Over the last years, intensive research has been focused on various antioxidants and their optimal doses and combinations, for more effective and safe treatment of human fertility disturbances [20]. Improvement of sperm parameters after antioxidant therapy of infertile men (with vitamin E, vitamin C, N-acetyl-L-cysteine, carnitine, or CoQ10) may result in higher pregnancy rates [2, 24]. Vitamin E as an antioxidant may directly quench free radicals and together with CoQ10 protect lipid membranes from peroxidative damage [24]. Vitamin E is able to reduce seminal ROS levels in men with infertility. Combined therapy with vitamin C resulted in improvement of DNA fragmentation yet excessive intake of nutraceuticals can have also negative consequences [2].

A number of clinical studies documented the beneficial effect of -ubiquinone treatment in male infertility, with various daily doses and durations of treatment. Coenzyme Q10 treatment improved semen quality and motility in men with idiopathic infertility, and its concentration both in seminal plasma and in sperm cells was increased. Moreover, a direct correlation between CoQ10 concentrations and sperm motility was found [25]. When men with idiopathic oligoasthenoteratozoospermia infertility were supplemented with ubiquinone in a daily dose of 200 mg during 26 weeks, an increase in sperm density by 30.7%, sperm motility by 24.3%, and sperm morphology by 33.3% was observed [26]. Recently, patients with idiopathic asthenozoospermia were supplemented with CoQ10 (200 mg/day) and D-Asp (2,660 mg/day) for three months. Significant improvement of sperm motility and protective effect of CoQ10 against oxidative stress and sperm DNA damage was proved [27]. In another study, men with idiopathic infertility were treated with 300 mg CoQ10 twice daily for 12 months. CoQ10 supplementation improved semen quality with beneficial effects on pregnancy rates [28]. Twenty-two men with idiopathic asthenozoospermia received 200 mg of CoQ10/day for 6 months. The authors observed significant improvement in sperm motility and forward motility [29]. Infertile men with varicocele were supplemented with 100 mg CoQ10 per day during 3 months. CoQ10 therapy improved semen parameters and antioxidant status in these patients [30]. Our previous study showed beneficial effect of ubiquinone in infertile men; a daily dose of 90 mg given for 3–9 months led to improvement of male fertility and increased pregnancy rates [31].

Ubiquinol () is a stronger antioxidant in comparison with ubiquinone. A significant correlation between ubiquinol content and sperm count and motility in seminal fluid of infertile men was reported [8]. When infertile men were treated with 150 mg ubiquinol daily during four months, total sperm count was increased by 53% and sperm motility by 26% and sperm morphology was also improved [32]. Ubiquinol as supplementary therapy was used in men with idiopathic infertility, in a daily dose of 200 mg during 26 weeks. A positive effect of ubiquinol therapy was observed in sperm density improvement by 81.6%, sperm motility by 31.7%, and sperm morphology by 24.0% [33].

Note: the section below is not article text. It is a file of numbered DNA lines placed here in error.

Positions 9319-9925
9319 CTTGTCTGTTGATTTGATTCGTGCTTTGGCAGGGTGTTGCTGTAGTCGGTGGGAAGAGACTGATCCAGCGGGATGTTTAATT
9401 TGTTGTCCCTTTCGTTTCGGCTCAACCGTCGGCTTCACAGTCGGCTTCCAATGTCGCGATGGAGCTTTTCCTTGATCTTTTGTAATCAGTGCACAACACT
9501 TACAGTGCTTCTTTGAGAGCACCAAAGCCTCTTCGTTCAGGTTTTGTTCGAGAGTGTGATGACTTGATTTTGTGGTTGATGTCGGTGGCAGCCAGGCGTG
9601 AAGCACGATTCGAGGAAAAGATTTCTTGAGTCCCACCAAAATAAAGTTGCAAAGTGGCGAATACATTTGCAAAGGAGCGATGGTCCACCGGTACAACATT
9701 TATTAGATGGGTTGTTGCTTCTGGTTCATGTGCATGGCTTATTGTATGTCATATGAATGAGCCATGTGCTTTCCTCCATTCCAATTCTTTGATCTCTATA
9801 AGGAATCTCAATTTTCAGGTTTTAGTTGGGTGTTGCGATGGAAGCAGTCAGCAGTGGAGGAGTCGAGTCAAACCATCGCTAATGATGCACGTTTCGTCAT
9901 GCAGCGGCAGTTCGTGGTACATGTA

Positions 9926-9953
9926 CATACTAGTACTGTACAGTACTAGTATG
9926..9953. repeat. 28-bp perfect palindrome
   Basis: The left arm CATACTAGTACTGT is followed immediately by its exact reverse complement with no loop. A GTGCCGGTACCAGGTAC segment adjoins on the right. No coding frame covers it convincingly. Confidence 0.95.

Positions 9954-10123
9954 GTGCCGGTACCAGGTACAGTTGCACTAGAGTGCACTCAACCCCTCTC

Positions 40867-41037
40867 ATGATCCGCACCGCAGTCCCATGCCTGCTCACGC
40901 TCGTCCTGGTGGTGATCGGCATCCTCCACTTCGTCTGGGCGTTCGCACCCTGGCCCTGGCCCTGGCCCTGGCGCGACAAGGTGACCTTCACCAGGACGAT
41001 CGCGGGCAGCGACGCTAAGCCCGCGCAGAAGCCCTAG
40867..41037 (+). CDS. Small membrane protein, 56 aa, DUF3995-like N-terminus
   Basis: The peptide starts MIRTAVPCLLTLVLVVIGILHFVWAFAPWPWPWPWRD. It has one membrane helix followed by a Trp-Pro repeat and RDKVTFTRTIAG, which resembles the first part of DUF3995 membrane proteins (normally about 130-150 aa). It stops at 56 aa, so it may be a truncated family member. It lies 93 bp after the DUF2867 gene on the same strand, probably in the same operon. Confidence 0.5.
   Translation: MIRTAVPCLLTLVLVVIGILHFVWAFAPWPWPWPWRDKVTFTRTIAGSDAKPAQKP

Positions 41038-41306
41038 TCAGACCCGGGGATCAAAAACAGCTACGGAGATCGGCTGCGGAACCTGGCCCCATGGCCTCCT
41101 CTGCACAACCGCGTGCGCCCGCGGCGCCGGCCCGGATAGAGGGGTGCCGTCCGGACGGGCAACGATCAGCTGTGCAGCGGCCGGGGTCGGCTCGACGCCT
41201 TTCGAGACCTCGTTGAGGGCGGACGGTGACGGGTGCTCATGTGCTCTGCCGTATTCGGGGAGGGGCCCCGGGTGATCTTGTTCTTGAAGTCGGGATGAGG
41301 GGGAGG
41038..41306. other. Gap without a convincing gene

Our study showed a beneficial effect of treatment with a combination of antioxidants (carnitine with ubiquinol, vitamins E and C) on sperm density, which increased by 39.8% after 3 months of treatment and by 78.0% after 6 months of treatment and sperm motility was improved. Sperm pathology decreased in 25.8% after 3-month treatment. Carni-Q-Nol treatment significantly increased blood plasma concentration in comparison with baseline values: after 3 months of treatment an increase by 131.0% was observed and after 6 months of treatment there was an increase by 108.9%. In blood plasma, increased α-tocopherol concentrations yet decreased γ-tocopherol concentrations were found. The exact mechanism of γ-tocopherol decrease is not fully known, though it may be related to α-tocopherol administration. Carni-Q-Nol treatment significantly decreased TBARS in seminal fluid and blood plasma (Table 2). We suppose that the improvement of antioxidant capacity and the reduction of oxidative stress in infertile men after antioxidants treatment could be related to the improvement of sperm density, sperm motility, and reduction of sperm pathology.

Mitochondrial CoQ functions include regulation of electron transport in the respiratory chain, receiving electrons from complex I and complex II and passing them to complex III, and transfer of protons from fatty acids to the matrix. An alternative function of CoQ may also be regulation of permeability transition pore opening and nutrition uptake through the voltage dependent anion channel (VDAC) of the outer mitochondrial membrane (OMM) [34]. The effect of L-carnitine and acetyl-L-carnitine alone or in combination significantly reduced oxidative stress. Carnitines provide energy for spermatozoa and affect sperm motility and maturation. They also function as antioxidants providing protection against ROS [12]. The mechanism of the beneficial effect of carnitine-ubiquinol combination on sperm mitochondria of infertile men could occur through their uptake by VDAC of the outer mitochondrial membrane (OMM), along with the activity of carnitine palmitoyl transferase I (CPT I) in OMM (Figure 1). Further studies are required to support this hypothesis.

5. Conclusions

In conclusion, our results documented the importance of assessment indicators of oxidative stress, antioxidant status, and lipid peroxidation in plasma and seminal fluid for the diagnosis of male infertility. The effect of supplementary therapy with Carni-Q-Nol showed benefits on sperm function in men, resulting in 45% pregnancies of their women. We assume that assessment of oxidative stress, CoQ10, and α-tocopherol in blood plasma and seminal fluid could be important metabolic biomarkers in both diagnosis and treatment of male infertility.

Conflict of Interests

All authors declare that there is no conflict of interests regarding the publication of this paper.

Authors’ Contribution

Anna Gvozdjáková designed the study, evaluated data analysis, and prepared the paper. Jarmila Kucharská determined antioxidants and TBARS and prepared tables. Jozef Dubravicky evaluated spermiograms. Jarmila Kucharská, Viliam Mojto, and Ram B. Singh helped in drafting and revising the paper. All authors read and approved the final paper.


The authors acknowledge Tishcon Corp., USA, for support with Carni-Q-Nol; Grants of the Ministry of Education, Slovakia, VEGA nos. 1/0614/12 and 2/0045/11; technical assistance by Anna Štetková; figure design by Arch. Eng. Peter Gvozdják, Atelier 2, Slovakia; statistical evaluation by Professor Eng. Ladislav Dedík, D.S., Institute of Automation, Measurement and Applied Informatics, STU, Bratislava, Slovakia; and language editing of the English paper by Katarina Babinska, M.D., Ph.D., and M.S., Comenius University in Bratislava, Medical Faculty, Institute of Physiology, Bratislava, Slovakia.